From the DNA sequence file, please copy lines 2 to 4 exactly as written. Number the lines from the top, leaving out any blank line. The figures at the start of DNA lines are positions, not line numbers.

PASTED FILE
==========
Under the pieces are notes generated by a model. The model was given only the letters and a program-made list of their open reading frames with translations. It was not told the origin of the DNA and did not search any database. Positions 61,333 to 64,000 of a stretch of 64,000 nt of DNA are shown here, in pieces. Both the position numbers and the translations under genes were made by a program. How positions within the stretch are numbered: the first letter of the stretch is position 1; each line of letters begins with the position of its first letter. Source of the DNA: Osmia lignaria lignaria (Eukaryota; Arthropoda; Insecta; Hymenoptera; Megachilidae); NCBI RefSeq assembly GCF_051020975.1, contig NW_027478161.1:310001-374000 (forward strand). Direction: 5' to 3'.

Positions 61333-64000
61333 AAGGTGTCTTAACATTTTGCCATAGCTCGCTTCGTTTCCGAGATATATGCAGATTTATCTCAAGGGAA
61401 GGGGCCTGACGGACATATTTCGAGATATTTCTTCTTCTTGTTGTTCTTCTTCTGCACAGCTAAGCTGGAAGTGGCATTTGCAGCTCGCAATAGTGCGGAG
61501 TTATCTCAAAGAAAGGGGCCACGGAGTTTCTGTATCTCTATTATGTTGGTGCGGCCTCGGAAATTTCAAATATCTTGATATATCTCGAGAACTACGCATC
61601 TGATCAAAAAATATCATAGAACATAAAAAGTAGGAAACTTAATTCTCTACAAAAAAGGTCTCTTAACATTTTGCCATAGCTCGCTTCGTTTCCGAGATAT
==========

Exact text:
Positions 61333-64000
61333 AAGGTGTCTTAACATTTTGCCATAGCTCGCTTCGTTTCCGAGATATATGCAGATTTATCTCAAGGGAA
61401 GGGGCCTGACGGACATATTTCGAGATATTTCTTCTTCTTGTTGTTCTTCTTCTGCACAGCTAAGCTGGAAGTGGCATTTGCAGCTCGCAATAGTGCGGAG